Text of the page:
Aren'T The Heavens Far Too Far? - Poem by gershon hepner
Aren’t the heavens far too far from earth
for us to pay them very much attention?
Should not earth’s accommodating girth,
despite its gross distension and pretension,
inspire us, enabling us to find
in it the groundwork for uplifting thoughts
more elevated than what comes to mind
when contemplating heaven’s distant courts?
Our soil has got a density with which
the heaven’s can’t compete, and we can soar
far higher if we make the earth our niche
instead of an imaginary shore.
Although a man’s reach should exceed his grasp,
it is the earth’s girth man should try to clasp.
Inspired by a line in the Israeli writer Yizhar Smilansky’s book “Preliminaries”:
And then. Then there were the hills. Not the body of the hills and their mass but the line of sky tracing the edge of their spine with that clam, necessary motion. Separating the density of the soil of the hills from the emptiness of the sky, which immediately started soaring upwards, far away, perhaps too far.
Also alluding to Robert Brownings’s lines from “Andrea del Sarto, the Perfect Painter”:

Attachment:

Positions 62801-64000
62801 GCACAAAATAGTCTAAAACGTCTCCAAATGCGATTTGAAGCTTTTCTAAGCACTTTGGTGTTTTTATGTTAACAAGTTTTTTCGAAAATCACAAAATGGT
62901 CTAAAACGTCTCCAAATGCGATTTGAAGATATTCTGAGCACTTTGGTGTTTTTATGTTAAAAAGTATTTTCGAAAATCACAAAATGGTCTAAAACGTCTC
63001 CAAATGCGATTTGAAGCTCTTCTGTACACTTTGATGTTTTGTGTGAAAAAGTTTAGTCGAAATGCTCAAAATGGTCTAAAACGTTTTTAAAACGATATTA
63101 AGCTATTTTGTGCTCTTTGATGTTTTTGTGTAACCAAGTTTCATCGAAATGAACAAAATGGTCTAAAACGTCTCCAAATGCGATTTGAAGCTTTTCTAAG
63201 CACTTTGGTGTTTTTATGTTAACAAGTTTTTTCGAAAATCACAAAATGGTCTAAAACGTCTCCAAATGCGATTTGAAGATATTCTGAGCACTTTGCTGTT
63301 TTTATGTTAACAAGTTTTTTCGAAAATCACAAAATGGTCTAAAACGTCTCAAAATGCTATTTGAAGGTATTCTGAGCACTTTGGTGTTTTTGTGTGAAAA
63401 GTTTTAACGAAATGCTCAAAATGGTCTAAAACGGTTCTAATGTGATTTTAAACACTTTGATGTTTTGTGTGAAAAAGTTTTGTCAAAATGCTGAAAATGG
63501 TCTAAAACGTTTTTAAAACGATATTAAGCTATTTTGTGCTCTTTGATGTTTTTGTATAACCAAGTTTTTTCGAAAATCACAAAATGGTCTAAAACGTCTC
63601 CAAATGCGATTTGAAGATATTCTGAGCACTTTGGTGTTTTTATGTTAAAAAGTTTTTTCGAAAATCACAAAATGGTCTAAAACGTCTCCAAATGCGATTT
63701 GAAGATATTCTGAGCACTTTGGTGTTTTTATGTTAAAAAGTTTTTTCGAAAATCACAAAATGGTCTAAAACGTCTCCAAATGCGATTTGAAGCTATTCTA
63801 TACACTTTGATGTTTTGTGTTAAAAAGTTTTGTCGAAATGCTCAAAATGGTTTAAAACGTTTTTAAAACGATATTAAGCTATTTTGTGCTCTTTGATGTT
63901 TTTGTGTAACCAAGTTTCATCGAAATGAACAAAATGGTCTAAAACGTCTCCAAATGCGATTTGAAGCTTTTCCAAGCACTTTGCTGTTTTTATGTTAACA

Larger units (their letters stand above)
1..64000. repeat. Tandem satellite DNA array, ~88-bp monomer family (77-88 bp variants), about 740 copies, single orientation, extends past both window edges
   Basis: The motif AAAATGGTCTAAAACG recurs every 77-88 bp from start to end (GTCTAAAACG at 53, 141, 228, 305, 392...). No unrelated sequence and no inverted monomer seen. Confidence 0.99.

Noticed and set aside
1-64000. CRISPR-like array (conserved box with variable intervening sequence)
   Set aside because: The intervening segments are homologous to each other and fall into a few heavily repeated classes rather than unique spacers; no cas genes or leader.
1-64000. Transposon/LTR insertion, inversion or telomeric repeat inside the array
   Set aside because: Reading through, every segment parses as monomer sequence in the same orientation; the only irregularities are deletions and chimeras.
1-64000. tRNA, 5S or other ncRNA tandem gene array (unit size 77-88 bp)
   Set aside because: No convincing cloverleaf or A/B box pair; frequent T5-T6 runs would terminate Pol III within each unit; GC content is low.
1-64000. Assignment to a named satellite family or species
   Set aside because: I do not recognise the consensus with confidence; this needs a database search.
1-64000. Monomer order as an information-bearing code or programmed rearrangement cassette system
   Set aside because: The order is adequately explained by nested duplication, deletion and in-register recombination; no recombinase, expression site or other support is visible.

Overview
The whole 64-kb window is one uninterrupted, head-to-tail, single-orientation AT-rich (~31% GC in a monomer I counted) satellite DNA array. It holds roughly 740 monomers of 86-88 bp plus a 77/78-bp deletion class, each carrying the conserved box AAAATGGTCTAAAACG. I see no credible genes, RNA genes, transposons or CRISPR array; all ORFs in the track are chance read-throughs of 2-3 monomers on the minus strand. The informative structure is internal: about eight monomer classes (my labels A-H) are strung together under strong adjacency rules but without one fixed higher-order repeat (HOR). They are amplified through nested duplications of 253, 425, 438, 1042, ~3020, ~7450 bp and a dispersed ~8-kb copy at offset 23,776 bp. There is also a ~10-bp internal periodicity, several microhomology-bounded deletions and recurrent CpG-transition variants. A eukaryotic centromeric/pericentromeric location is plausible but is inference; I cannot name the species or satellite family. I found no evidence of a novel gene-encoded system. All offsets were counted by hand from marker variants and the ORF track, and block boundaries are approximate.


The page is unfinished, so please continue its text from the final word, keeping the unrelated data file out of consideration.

Ah, but a man’s reach should exceed his grasp,
Or what’s a heaven for?
Andrea del Sarto, like Fra Lippo Lippi, lived and worked in Florence, albeit a little later than Lippo, and was later appointed court painter by Francis, the King of France. Under the nagging influence of his wife Lucrezia, to whom he speaks in this poem, he left the French court for Italy but promised to return; he took with him some money that Francis had given him to purchase Italian artworks for the court, and also the money advanced to him for his own commissioned paintings. However, he spent all of the money on a house for himself and his wife in Italy and never returned to France. This poem finds Andrea in the house he has bought with the stolen money, as he thinks back on his career and laments that his worldly concerns have kept him from fulfilling his promise as an artist. As he and Lucrezia sit at their window, he talks to her of his relative successes and failures: although Michelangelo (here, Michel Agnolo) and Raphael (Rafael) enjoyed higher inspiration and better patronage-and lacked nagging wives-he is the better craftsman, and he points out to her the problems with the Great Masters' work. But while Andrea succeeds technically where they do not (thus his title 'The Faultless Painter') , their work ultimately triumphs for its emotional and spiritual power. Andrea now finds himself in the twilight of his career and his marriage: Lucrezia's 'Cousin'-probably her lover-keeps whistling for her to come; she apparently either owes the man gambling debts or has promised to cover his own. The fond, weary Andrea gives her some money, promises to sell paintings to pay off her debts, and sends her away to her 'Cousin, ' while he remains to sit quietly and dream of painting in Heaven.
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